A Short Review of Sonnet-To-Science, a Poem by Edgar Allan Poe

“Sonnet–To Science, ” by Edgar Allen Poe, acts almost like a challenge to science and the values it upholds. The author challenges the reader to look beyond the surface level of reality and see the world for the wonderful place it is. While science would have one restricted by what is real, the world of fiction and poetry allows one to explore and find hidden meanings beyond the physical level. Poe is suggesting that imagination and fantasy are necessary to find meaning in life, and without it the world is limited to reality dull, meaningless existence.

The poem’s message immediately becomes apparent beginning with the title. The name “Sonnet-—To Science,” immediately begins the synecdoche, using science to represent the entire objective mindset that it encourages. By addressing it directly to science it also becomes clear that this will be a challenge.

The message is further revealed with the line about the vulture. “Vulture, whose wings are dull realities?”. This line suggests that reality is dull, and uses the vulture to once again represent a large concept of the entire world.

Poe uses this to show that only using science, the world is uninteresting and bland and is not a place in which poetry or creativity will thrive. A shift occurs in the fourth line, where Poe quickly transitions from the physical and literal into a more figurative interpretation of the world. The phrase “Who wouldst not leave him in his wandering To seek for treasure in the jeweled skies, ” is marking a clear change in the figurative interpretation.

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As Poe delves into this extended metaphor, one can clearly see a contrast from the drab language he used initially.

This serves to emphasize the theme of imagination trumping science. Humans require imagination to make sense of the world and escape from reality because, without it, there would be nothing to live for. This searching for treasure serves to illustrate this point and implies that one must find their own meaning in life. When looking at this from a scientific perspective, there really is no significant ”meaning” to life, so one must look beyond the science to find purpose, as Poe explains in the poem. The extended metaphor of the poem serves as a testament to the merit of figurative language and imagination, further arguing against the scientific worldview that was becoming more and more dominant in the world.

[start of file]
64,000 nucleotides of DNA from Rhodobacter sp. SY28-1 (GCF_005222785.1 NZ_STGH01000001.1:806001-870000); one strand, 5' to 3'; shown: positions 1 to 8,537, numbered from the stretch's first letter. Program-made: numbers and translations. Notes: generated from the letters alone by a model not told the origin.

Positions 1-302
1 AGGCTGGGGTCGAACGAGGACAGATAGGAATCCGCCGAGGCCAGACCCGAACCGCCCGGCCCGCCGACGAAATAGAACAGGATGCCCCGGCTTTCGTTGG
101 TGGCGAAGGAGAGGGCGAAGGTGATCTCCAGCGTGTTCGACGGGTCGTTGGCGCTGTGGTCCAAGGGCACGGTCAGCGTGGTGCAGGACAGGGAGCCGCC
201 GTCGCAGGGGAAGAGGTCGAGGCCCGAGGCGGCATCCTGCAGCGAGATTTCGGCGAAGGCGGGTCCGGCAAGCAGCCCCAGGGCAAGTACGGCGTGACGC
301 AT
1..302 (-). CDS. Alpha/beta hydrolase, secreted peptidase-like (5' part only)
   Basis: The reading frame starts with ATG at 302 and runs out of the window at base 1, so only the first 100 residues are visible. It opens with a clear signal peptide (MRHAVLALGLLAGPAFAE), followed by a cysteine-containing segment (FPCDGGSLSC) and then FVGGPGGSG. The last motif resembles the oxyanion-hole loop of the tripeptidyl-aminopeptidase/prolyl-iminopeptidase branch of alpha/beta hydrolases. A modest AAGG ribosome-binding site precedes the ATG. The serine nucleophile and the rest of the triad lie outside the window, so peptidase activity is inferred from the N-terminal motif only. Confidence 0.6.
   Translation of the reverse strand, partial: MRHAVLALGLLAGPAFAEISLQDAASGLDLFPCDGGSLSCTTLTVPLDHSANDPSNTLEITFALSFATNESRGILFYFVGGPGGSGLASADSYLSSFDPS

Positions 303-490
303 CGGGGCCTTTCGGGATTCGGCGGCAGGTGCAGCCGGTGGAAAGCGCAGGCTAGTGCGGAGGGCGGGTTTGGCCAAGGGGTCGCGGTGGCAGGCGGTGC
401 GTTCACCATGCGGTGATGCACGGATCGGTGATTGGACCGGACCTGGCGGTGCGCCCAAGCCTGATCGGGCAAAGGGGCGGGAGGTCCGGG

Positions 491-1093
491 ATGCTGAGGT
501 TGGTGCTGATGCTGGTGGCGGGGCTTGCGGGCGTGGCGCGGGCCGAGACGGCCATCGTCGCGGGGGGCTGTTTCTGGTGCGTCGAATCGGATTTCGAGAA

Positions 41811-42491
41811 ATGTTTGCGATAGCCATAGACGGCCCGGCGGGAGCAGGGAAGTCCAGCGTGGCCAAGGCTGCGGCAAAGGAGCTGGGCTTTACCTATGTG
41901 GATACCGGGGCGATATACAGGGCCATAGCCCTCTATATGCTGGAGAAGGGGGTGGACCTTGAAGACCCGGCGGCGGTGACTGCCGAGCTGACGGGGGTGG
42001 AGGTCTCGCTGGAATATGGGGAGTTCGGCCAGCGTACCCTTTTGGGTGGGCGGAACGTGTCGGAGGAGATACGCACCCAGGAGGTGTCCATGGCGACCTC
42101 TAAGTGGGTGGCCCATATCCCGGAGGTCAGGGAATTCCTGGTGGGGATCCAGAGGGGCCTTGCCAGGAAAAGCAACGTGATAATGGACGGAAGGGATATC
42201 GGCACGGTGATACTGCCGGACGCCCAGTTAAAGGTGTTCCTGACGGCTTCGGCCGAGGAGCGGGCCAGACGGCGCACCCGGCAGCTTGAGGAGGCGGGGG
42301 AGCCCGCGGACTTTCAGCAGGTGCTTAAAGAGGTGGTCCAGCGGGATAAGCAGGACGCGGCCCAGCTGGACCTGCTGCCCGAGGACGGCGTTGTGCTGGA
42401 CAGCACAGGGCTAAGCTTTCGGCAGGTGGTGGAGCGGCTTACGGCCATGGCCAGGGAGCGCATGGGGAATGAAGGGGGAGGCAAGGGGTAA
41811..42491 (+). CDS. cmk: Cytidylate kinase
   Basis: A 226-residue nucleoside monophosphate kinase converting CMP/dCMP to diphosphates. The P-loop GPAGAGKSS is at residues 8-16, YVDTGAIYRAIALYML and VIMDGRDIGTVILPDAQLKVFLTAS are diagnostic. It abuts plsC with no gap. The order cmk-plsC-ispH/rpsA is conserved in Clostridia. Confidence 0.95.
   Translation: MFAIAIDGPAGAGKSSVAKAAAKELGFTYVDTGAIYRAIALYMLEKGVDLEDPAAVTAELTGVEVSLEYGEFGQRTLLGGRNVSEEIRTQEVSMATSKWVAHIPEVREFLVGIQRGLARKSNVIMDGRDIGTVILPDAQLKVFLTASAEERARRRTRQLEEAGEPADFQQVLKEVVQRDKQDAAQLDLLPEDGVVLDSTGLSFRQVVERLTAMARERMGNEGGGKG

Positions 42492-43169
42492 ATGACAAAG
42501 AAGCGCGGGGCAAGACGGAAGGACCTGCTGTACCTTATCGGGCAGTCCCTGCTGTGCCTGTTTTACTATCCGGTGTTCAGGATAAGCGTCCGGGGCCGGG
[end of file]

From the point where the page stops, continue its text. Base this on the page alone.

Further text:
“Hast thou not tom the Naiad from her flood, The Elfin from the green grass, and from me” This is showing how science strove to push this poetry and art to the fringes, and even today this is apparent with the huge emphasis on STEM education. This is shown through metaphor, as the nature spirits are taken from their domains in favor of more rational explanations. Poe argues that there still is a place for this figurative speech and poetry in the world, and without it, life is dull and meaningless. As shown, Poe is challenging science and simultaneously showing the merits of poetry and imagination in the world. While modern, progress-oriented society would see this fantacy removed, Poe argues that it is a necessary part of the world. Without this fantastic view of the world, there is no meaning in life, and no reason to continue forward Poe suggests that the poetic mindset is necessary to find meaning and wonder in life.

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A Short Review of Sonnet-To-Science, a Poem by Edgar Allan Poe. (2023, Feb 23). Retrieved from https://paperap.com/a-short-review-of-sonnet-to-science-a-poem-by-edgar-allan-poe/

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